Review of “Undercover in Africa’s Secret State” on UK’s Channel 4 TV

Undercover in Africa’s Secret State: Dispatches, review: this report on Eritrea was truly brave journalism

Eritrean nationals risked their lives to film undercover footage in a country where there are no national elections and no free press

Source: Daily Telegraph

The job of Dispatches is to shine a light on areas that some would prefer to keep hidden. Undercover in Africa’s Secret State (Channel 4) was just such a documentary, taking viewers inside Eritrea. The country is sometimes described as Africa’s North Korea. It has been ruled by one man, Isaias Afwerki, since Eritrea won independence from Ethiopia in 1991. There are no national elections and no free press. A 2016 UN report accused Eritrean officials of committing crimes against humanity including torture, rape and murder. The Eritrean government said there was no evidence for this.

Against this backdrop, putting together an investigative documentary was a challenge. We were told that the film-makers had spent five years gathering secretly shot footage from inside the country, and interviewing people who had escaped. Two Eritreans bravely risked their lives to get the film out, and helped to make this a valuable documentary.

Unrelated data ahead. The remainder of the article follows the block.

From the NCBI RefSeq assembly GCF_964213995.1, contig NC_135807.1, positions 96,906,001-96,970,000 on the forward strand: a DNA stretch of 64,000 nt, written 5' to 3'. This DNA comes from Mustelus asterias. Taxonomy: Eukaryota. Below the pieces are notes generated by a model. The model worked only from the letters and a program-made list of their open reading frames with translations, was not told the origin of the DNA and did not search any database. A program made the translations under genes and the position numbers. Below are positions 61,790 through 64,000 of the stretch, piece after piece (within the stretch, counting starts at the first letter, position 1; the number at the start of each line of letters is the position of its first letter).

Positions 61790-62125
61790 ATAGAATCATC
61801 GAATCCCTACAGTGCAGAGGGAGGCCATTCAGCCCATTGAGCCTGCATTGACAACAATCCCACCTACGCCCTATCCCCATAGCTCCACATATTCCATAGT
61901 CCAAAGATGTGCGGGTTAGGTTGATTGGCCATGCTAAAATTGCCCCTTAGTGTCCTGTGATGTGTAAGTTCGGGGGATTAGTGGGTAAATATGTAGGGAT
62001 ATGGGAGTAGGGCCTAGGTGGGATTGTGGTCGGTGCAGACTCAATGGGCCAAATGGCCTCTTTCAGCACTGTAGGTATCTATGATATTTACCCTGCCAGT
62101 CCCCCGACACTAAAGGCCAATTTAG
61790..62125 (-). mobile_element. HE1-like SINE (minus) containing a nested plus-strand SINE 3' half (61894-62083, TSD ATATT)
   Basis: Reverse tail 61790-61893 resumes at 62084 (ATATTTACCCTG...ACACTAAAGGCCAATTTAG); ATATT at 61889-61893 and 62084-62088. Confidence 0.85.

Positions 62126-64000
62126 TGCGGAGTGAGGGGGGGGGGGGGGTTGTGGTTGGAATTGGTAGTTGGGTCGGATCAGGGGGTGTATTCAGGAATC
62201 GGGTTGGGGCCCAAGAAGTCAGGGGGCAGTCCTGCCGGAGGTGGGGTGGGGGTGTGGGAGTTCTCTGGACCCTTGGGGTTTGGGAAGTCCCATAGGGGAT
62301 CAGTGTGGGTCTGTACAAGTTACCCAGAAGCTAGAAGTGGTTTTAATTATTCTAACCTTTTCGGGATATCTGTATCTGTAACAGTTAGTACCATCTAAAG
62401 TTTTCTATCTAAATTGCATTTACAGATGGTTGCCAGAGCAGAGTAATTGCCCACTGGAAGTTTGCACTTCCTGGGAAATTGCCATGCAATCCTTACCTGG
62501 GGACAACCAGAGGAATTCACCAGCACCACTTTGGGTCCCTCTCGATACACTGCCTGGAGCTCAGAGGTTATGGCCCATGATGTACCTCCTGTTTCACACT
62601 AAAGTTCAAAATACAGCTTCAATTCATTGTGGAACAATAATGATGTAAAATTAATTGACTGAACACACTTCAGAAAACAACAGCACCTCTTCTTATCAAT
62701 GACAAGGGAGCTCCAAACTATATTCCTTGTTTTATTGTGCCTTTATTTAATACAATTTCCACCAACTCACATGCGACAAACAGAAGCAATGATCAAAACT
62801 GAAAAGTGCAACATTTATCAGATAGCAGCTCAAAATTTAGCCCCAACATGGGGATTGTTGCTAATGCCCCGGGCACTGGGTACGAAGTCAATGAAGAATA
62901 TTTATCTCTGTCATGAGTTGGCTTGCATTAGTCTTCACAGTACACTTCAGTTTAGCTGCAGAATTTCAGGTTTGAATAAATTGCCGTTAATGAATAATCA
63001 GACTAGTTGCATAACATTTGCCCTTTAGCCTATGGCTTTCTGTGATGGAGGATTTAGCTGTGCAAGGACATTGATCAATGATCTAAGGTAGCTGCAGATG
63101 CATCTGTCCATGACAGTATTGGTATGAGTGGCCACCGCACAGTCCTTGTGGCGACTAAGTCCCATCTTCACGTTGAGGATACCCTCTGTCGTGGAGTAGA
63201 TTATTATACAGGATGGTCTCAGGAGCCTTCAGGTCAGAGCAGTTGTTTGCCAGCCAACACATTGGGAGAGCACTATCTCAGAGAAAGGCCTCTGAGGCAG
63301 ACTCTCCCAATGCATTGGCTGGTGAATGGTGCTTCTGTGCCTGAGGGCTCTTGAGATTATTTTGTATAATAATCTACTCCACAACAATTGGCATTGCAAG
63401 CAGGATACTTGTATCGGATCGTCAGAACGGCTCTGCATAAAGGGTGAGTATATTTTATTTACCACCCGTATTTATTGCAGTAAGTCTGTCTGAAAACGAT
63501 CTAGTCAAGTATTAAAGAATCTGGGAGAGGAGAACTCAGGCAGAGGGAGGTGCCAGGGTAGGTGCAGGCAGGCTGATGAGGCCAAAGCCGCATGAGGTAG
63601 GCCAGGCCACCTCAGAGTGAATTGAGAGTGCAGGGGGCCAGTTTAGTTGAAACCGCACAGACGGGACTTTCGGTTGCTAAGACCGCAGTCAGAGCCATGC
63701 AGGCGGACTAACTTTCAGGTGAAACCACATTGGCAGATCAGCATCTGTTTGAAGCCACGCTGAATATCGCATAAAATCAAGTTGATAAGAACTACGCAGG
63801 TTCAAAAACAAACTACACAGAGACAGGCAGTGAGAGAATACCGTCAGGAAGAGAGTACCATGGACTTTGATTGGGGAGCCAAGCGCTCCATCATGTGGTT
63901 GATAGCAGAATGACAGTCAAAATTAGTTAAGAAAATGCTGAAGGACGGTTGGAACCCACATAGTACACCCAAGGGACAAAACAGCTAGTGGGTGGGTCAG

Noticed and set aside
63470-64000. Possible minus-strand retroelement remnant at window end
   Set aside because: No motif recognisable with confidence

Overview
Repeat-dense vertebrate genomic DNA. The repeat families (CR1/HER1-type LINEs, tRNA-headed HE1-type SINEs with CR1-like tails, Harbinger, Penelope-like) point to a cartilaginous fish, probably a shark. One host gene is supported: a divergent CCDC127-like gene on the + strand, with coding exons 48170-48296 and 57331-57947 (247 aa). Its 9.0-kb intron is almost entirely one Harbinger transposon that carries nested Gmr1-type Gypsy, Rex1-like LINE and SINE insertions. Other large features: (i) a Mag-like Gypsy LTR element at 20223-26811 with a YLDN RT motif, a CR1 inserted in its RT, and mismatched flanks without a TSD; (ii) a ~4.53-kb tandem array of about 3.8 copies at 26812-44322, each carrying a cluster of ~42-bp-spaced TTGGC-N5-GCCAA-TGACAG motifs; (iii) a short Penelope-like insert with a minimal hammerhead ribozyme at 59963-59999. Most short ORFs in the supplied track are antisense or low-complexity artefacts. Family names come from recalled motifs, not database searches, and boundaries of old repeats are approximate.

One was Michael, a former prisoner who had escaped and was living in a safe house in Ethiopia. Another was a prison guard. Their footage showed the terrible conditions inside Eritrea’s detention centres. Many there had committed the “crime” of trying to avoid military service. They were crammed into holding rooms where they lived and slept, and could face years with no possibility of trial. A doctor testified that, in those conditions, “some people just lose their mind. They were sane, and they lose their sanity”.

There were other testimonies, including a man who said he shared an underground cell measuring 2m wide and 1.5m high with seven other men, and where he was unable to stand. He remained there for two years and three months.

And there was Hanna, daughter of Eritrea’s former Ministry of Defence, Petros Solomon. She last saw him when she was 10, after he and a group of others had publicly criticised the president’s increasingly authoritarian rule. Her mother soon disappeared too.

“It’s a small piece of evidence. It’s like scooping water from the sea with a spoon,” Michael said of his footage, but without it we would know less about this secretive country. A disclaimer at the end said the Eritrean government denied all the allegations, and had declined to take part in the film.

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